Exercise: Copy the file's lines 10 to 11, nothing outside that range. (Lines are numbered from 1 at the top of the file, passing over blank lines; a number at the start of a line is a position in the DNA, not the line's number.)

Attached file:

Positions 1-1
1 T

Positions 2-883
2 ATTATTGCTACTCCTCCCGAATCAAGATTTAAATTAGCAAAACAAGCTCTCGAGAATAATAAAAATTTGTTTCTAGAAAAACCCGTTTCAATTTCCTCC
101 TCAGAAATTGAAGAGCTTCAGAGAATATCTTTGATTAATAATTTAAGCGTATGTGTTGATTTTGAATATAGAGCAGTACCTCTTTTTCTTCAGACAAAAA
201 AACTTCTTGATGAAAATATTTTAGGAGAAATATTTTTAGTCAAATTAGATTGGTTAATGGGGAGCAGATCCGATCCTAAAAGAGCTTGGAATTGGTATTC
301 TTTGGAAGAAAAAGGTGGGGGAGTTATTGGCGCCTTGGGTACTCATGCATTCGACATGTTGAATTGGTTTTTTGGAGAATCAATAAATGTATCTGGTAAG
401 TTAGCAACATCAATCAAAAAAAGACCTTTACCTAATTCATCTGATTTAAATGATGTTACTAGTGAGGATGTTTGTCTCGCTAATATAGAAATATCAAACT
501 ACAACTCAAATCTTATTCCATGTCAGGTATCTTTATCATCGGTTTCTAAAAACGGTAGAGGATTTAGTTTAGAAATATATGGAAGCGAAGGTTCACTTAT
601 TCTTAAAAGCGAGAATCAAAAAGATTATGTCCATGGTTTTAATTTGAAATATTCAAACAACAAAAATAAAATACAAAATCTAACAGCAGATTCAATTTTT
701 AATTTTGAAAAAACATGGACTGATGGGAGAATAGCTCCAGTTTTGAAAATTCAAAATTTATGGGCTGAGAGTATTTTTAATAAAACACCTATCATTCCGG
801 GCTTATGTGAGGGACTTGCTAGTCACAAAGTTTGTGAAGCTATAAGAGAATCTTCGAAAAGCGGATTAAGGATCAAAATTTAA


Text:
601 TCTTAAAAGCGAGAATCAAAAAGATTATGTCCATGGTTTTAATTTGAAATATTCAAACAACAAAAATAAAATACAAAATCTAACAGCAGATTCAATTTTT
701 AATTTTGAAAAAACATGGACTGATGGGAGAATAGCTCCAGTTTTGAAAATTCAAAATTTATGGGCTGAGAGTATTTTTAATAAAACACCTATCATTCCGG